I raise the question – How many mothers in Israel are there? I even said, ‘Are there any left?’
Last week we attended the burial of a dear sister. For many years she had been in our gathering, and was indeed the mother, grandmother or great-grandmother of several in our company. A couple of years ago she moved to be close to one of her daughters, so we had to travel to Scotland to be at the occasion. I will not give her name: she would not have Many who know me personally know who I am referring to.
Like the prophetess Deborah, she was a mother in Israel. For me she was one to whom you could go with any problem. If you needed some advice, she had it – and if she had a word from the Lord for you, she gave it. She was not afraid to speak her mind. We missed her, but she was always available by phone. Now she is not: she is with Christ which is far better.
Deborah was a leader, a judge. That would not have been normal. You would have expected a man to hold that position. Perhaps there was not a man in Israel who had the qualifications. There was Barak, but he lacked faith and was timid. She encouraged him, and there was a victory.
I raise the question – How many mothers in Israel are there? I even said, ‘Are there any left?’ Maybe that is lack of faith on my part. Maybe part of the reason is that her generation had to face the hardships of the second world war. Those of us who were born at the end of the war or afterwards did not, and really we have had things pretty easy.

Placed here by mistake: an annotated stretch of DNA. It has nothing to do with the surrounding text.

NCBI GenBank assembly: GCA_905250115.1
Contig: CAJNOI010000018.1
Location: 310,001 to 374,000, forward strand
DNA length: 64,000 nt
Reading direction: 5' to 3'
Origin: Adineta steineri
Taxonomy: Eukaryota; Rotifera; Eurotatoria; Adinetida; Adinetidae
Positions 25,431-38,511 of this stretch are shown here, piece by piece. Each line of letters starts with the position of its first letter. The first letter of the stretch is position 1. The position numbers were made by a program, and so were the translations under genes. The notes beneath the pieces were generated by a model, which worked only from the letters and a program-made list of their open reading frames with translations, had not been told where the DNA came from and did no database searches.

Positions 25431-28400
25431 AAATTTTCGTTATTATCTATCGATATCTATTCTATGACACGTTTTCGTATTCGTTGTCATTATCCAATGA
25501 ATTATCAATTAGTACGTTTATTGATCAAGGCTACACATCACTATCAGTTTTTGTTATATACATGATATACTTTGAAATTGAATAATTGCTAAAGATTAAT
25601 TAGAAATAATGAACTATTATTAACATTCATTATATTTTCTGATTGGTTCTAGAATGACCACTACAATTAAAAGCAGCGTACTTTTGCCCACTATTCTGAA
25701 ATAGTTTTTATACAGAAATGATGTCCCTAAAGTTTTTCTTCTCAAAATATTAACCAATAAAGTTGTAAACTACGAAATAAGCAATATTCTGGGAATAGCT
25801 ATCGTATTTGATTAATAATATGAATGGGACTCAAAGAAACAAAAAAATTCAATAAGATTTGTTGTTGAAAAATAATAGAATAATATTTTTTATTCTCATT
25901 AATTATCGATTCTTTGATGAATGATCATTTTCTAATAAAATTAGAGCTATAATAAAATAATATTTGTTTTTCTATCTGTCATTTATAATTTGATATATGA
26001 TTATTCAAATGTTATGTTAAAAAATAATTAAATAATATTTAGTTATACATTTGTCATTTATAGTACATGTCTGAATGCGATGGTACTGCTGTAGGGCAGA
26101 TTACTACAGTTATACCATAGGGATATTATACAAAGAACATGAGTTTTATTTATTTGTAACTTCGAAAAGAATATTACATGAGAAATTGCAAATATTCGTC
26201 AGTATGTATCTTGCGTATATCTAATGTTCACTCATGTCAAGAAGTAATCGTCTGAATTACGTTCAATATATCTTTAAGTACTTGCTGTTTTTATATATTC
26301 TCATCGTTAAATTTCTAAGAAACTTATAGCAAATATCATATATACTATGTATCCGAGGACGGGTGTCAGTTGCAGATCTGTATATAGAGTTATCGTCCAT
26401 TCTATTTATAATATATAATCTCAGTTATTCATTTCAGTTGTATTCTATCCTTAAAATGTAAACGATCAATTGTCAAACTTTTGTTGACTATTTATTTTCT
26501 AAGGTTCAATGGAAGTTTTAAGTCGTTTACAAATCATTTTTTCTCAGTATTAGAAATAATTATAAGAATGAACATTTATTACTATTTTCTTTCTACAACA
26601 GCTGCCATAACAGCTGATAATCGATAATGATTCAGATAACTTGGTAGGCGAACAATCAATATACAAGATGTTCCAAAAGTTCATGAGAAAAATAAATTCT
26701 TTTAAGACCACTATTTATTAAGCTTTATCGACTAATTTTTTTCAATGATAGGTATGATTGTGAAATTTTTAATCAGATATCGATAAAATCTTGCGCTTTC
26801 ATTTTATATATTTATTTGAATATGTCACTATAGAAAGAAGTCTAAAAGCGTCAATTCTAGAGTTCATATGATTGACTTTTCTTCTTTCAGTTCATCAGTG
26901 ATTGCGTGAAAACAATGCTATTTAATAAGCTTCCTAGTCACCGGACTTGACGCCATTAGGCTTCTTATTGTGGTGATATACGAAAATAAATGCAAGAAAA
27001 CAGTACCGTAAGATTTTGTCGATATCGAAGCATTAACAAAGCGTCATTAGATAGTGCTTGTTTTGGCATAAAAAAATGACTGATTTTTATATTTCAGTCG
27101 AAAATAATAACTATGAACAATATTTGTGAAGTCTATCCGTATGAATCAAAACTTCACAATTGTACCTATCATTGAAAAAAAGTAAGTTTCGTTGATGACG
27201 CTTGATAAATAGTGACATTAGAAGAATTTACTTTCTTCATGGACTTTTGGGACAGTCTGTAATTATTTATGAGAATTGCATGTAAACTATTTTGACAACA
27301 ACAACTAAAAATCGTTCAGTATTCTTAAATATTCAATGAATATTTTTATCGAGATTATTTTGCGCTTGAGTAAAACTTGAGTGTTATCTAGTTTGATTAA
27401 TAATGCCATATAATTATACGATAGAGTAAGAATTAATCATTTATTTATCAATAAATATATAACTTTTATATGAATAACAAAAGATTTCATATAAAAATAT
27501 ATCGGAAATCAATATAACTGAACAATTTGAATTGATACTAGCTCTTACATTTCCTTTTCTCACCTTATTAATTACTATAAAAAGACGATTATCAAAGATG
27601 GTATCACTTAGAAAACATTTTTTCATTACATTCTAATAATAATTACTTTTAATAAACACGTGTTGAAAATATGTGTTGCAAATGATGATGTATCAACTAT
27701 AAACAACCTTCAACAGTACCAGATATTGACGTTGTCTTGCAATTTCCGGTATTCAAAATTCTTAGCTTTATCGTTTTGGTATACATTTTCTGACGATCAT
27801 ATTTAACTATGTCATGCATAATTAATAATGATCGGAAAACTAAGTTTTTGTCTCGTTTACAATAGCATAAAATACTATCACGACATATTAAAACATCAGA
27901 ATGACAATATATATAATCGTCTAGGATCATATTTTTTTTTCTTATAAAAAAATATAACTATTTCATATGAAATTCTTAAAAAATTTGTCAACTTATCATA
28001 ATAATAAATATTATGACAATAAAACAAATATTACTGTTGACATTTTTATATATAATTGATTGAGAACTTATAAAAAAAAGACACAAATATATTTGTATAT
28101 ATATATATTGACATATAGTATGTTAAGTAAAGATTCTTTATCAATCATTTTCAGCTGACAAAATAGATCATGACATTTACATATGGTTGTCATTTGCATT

This is a greatly needed service. Paul talked about being a nursing mother, normally a service for a sister. Gifted brothers have the public services of preaching the gospel and serving in ministry. Prophecy, or the ability to bring God’s mind into a situation, is a gift, open to all. But it has a particular effect when vested in a sister. She does not give a word publicly, but gets near, like a mother, one-to-one. Indeed it is a greater gift according to 1 Cor 14:5.
Joshua gives us the establishment of the people in the land by divine leading and power, according to promise. There is conflict, snf the faithfulness of the people’s walk with God is tested.
The career of Joshua begins with crossing the Jordan in the power of resurrection, and has its place of power for conflict in Gilgal – circumcision – death to the flesh.
They eat of the corn of the land before they have any conflict.
While Joshua is a book of victorious power, Judges is the book of failure in faithfulness, so that power is lost, Only that God intervenes in mercy, from time to time, to deliver and revive. Gilgal is exchanged for Bochim. Gilgal, the denial of the flesh, though seemingly of little importance, was the place of power; Bochim was the place of tears, but the angel of God was there.
The Lord intervenes Lord in grace to bring in the promised seed, and the restoration of Israel, but in the way of grace, on a new footing. Because of a famine in the land, Naomi, who represents Israel, goes away, and loses everything. Ruth comes back with her, and Boaz (strength) raises up the inheritance. It was old Israel, in some sense: the child was born to Naomi, but on the principle of grace, for Ruth had no title to promise.